I’m not sure it’s possible for me to disagree more strongly with your claim that those who ask for pronouns do so to feel powerful or put others on the defense. Rather, it has been my experience that they’re sincerely attempting to be welcoming and inclusive, because that’s what they’ve been told is the function and purpose of requests for a person’s gender pronouns. There seems to be very little critical thinking about the actual experience and outcomes of asking and being asked for “one’s pronouns” in group community or workplace settings. That is the focus of my piece.

Also, as I’ve asserted in replies to other responses, the intentions of the requestor are irrelevant. The question still often occurs in contexts of unequal power relations and require those asked to either comply, lie, or refuse to respond (with potentially negative consequences). Ill intent is not necessary for unequal outcomes to result.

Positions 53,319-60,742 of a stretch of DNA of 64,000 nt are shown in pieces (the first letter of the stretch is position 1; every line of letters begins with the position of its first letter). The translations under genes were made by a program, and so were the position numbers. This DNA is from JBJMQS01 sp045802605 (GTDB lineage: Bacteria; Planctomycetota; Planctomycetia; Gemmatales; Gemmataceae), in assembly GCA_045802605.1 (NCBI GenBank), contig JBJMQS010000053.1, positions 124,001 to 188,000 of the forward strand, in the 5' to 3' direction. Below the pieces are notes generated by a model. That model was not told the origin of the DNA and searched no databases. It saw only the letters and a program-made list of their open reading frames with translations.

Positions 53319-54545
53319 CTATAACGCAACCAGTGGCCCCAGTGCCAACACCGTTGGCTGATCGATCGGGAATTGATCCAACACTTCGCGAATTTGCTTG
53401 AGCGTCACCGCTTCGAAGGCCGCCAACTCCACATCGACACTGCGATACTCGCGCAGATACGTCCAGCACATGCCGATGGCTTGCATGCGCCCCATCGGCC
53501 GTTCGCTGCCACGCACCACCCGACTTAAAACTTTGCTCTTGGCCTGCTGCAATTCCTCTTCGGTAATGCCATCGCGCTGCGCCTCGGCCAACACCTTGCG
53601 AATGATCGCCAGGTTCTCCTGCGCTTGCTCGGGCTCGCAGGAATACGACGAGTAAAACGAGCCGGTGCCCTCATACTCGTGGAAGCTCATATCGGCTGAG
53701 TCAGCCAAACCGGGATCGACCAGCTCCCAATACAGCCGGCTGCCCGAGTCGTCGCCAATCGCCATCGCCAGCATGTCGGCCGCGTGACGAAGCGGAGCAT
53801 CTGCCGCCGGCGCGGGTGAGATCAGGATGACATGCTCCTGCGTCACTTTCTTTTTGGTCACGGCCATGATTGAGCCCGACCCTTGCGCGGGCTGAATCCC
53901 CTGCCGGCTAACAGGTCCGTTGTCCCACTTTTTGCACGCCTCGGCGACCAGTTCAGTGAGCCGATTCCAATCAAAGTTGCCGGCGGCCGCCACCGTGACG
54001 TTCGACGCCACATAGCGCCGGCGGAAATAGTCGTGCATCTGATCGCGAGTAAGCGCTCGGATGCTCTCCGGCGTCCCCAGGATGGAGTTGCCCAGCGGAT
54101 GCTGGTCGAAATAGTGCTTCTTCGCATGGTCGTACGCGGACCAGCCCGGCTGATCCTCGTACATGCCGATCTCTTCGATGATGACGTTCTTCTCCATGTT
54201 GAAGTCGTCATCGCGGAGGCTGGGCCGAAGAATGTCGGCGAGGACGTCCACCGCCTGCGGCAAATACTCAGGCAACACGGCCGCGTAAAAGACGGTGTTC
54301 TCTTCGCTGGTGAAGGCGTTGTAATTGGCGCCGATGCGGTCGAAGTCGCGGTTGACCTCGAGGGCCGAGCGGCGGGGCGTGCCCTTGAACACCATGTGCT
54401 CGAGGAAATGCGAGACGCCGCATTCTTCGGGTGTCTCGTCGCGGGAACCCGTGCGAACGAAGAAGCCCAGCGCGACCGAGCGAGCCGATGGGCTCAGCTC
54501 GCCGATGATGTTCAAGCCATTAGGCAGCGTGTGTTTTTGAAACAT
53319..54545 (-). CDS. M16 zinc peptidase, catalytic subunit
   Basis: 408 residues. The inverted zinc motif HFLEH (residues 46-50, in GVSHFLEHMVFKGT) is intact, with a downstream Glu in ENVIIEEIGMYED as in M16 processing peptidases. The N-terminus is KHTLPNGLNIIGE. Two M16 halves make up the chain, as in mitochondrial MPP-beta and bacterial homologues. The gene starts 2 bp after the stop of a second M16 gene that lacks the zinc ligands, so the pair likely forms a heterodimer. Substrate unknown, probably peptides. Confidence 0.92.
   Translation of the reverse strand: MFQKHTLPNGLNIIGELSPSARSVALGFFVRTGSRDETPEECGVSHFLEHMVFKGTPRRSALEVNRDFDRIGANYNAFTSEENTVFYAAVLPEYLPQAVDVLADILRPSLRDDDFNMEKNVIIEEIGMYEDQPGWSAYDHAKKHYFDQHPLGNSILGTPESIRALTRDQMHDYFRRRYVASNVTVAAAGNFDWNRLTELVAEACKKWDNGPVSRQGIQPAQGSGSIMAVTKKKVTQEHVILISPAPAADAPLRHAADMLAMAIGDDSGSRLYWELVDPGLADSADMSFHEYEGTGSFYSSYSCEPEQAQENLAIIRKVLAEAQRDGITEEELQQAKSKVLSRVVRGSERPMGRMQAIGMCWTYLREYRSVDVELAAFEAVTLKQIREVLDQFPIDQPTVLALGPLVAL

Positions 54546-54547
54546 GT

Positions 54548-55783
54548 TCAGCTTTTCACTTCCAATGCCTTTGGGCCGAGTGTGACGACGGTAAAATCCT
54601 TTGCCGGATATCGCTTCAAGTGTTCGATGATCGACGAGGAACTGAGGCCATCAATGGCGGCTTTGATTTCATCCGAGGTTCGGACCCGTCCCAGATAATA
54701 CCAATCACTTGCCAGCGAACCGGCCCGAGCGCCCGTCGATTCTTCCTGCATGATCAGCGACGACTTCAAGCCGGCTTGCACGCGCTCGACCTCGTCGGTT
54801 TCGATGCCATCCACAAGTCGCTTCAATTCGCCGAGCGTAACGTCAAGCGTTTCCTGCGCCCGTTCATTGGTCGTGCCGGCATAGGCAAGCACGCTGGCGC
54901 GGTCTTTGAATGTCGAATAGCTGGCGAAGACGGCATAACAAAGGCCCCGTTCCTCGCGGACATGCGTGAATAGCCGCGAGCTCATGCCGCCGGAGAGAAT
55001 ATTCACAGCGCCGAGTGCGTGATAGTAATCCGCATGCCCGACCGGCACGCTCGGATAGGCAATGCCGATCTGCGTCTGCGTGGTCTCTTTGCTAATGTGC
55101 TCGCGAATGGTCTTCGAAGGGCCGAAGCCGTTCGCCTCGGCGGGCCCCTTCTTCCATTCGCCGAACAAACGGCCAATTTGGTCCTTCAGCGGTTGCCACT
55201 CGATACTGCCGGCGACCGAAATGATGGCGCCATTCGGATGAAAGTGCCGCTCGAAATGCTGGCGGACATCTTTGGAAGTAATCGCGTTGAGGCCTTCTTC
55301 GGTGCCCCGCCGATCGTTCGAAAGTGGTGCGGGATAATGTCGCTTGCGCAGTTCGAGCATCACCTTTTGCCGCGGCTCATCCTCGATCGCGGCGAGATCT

The rest of your comment seems to take issue with respecting others’ preferred form of address in social interactions. That just seems like basic human decency to me… but you do you.

Professional homosexual. Professor. Writer. Scholar. Activist. Husband.

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